and so on. The linguistic knowledge base of communicative competence included grammar,
syntax, morphology, and phonology with an emphasis on the social context in which the language
was to be used.

Using the communicative approach to teaching (a methodological derivative of the aim of

communicative competence), EFL teachers prepared students to communicate with imaginary
native English speakers, in imaginary contexts, and for imaginary purposes. Language learning
tasks included building vocabulary for greetings, asking directions, using transportation, ordering
food in restaurants, and so on. Students requiring more detailed language training could follow
an English for Specific Purposes (ESP) sequence, in which specialized language and vocabularies
were taught to students to prepare them to perform specific functions, such as French speakers
taught business English in order to trade stock on the French stock market or bourse. These
were not the only uses, but the concept of preparing speakers for these imaginary spaces or,
imagined communities, as Anderson (1991) described with respect to the construct of nation,
pervaded the methods and materials used by EFL teachers. Training materials were developed
based on the communicative approach and typically included topics such as greetings, the
seasons, clothing, health, travel, and transportation; students practiced the language via role
plays, attempting to attain NS-like fluency and ability levels. Examples of these curricula and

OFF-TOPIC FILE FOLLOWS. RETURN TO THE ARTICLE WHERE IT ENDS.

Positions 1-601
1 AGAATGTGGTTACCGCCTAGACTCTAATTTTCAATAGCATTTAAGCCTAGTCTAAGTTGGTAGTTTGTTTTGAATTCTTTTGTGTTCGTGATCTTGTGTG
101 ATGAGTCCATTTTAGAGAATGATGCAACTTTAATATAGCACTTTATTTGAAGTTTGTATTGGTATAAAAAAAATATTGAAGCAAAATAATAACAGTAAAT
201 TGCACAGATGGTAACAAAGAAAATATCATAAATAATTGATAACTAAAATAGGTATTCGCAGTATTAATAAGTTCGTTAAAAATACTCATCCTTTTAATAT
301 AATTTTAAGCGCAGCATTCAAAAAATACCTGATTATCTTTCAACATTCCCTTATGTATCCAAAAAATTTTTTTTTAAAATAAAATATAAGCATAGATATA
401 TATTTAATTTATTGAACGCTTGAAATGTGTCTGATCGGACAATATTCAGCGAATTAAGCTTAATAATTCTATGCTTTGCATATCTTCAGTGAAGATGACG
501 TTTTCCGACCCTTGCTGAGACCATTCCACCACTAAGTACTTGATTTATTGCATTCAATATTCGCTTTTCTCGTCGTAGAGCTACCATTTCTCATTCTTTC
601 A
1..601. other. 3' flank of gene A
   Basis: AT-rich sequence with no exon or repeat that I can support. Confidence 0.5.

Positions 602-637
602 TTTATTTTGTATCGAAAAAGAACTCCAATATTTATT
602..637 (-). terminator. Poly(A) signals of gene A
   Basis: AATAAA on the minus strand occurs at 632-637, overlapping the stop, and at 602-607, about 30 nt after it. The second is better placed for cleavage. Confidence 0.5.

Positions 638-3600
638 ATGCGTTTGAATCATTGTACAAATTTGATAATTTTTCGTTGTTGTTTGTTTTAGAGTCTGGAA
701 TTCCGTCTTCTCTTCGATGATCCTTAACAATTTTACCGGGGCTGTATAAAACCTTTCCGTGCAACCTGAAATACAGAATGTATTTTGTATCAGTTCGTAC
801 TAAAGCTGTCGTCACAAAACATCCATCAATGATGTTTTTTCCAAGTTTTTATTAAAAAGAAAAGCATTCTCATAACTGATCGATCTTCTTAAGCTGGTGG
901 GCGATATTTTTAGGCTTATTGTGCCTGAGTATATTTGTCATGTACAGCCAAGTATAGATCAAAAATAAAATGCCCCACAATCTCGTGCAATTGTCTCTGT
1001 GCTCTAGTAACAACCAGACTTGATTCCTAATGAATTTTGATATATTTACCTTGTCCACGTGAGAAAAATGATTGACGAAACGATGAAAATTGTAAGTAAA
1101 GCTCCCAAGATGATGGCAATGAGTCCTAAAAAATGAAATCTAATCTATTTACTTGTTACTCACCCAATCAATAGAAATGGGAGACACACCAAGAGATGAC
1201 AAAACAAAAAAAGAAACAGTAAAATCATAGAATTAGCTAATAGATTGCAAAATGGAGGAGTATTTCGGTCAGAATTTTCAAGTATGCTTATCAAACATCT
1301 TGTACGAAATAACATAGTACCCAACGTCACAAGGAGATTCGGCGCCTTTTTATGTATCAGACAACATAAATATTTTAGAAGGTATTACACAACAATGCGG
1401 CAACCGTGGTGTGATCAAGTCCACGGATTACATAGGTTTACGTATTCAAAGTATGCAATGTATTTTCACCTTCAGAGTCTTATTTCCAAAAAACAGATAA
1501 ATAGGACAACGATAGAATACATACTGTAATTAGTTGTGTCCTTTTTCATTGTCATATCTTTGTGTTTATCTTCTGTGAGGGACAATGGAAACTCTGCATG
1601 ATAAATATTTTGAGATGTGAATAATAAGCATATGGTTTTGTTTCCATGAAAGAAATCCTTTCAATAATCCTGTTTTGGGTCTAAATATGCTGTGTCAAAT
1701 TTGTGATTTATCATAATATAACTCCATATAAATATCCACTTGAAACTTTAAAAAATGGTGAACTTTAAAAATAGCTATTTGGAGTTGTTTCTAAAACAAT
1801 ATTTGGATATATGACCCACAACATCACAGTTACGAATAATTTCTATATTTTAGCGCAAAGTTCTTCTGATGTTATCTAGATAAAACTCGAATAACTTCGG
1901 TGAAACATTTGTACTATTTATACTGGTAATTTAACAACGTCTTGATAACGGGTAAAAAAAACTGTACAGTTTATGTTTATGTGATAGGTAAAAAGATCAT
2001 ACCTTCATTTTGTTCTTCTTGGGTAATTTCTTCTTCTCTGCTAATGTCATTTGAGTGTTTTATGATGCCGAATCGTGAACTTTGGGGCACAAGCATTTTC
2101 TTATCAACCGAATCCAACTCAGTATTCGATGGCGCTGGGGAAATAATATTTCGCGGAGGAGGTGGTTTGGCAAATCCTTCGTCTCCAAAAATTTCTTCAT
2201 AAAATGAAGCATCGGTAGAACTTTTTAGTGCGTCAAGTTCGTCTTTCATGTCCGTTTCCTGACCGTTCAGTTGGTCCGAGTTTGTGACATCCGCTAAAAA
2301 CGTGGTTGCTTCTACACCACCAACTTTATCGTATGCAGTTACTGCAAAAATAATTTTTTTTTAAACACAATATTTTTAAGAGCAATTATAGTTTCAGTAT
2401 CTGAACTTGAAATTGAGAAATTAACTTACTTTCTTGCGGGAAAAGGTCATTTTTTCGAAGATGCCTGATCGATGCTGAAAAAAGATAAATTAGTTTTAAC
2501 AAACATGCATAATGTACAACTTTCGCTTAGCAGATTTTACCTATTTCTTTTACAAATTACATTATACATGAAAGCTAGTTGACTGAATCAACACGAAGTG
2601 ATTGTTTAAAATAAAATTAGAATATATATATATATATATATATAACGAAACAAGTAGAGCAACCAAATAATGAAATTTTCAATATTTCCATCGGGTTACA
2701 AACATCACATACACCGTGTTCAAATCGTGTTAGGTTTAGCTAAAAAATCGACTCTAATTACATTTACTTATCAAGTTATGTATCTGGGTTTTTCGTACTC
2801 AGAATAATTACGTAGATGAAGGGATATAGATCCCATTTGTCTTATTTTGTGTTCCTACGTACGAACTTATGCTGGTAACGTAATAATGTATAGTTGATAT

textbooks include the Headway series and Total English, both popular in EFL contexts and
still in use today.
During the latter 20th century, when the use of English grew exponentially (Graddol, 2006) and
people became more mobile internationally, English was increasingly used as a common
language or lingua franca, for communication among users who did not share first languages.
Despite this demographic shift in learners of English, the communicative approach continued to
be valued as the approach to teaching English.

21st Century English language development

In spite of the pervasive nature of EFL and its imaginary contexts, it takes little imagination to
recognize the reality of English language use in the 21 st century. Native English speakers no
longer dominate the landscape in international contexts, at least not in terms of numbers.
Countries in which English is spoken as a native language, referred to as the core, are far
outnumbered by English speakers in non-core, or periphery, countries. And there is a growing
semi-periphery as well. Graddol (2006) estimates that about 350 million speakers currently
exist in the core, yet there are an additional 350 million English second language learners (ESL)
and 750 million or more who are learning English as a foreign language worldwide. Yet the non-
core is not a homogenous group. Former English speaking colonies, such as Nigeria and Hong
Kong, differ from contexts in which English holds a more recent place in the countrys language
planning policy (Phillipson, 2003). Increasingly, language policies in those countries mandate
the teaching of English as a foreign language because English is viewed as critical to the overall
economic development and participation in the global economy, no matter how remote those
possibilities may be. McKay (2012) notes that for some, English can result in economic and
social benefits; however, for others, learning English provides [un]realistic accounts of what a
knowledge of English may bring to their lives (p. 39). Ukraine is one such country, where
English has been taught as a foreign language as a mandatory subject in all state schools, yet
questions are being raised as to the purpose for which Ukrainian might use English and the
overall benefit of English for the development of the country (Coady, in preparation).

The differences in histories and policies highlight the myriad varieties of English currently being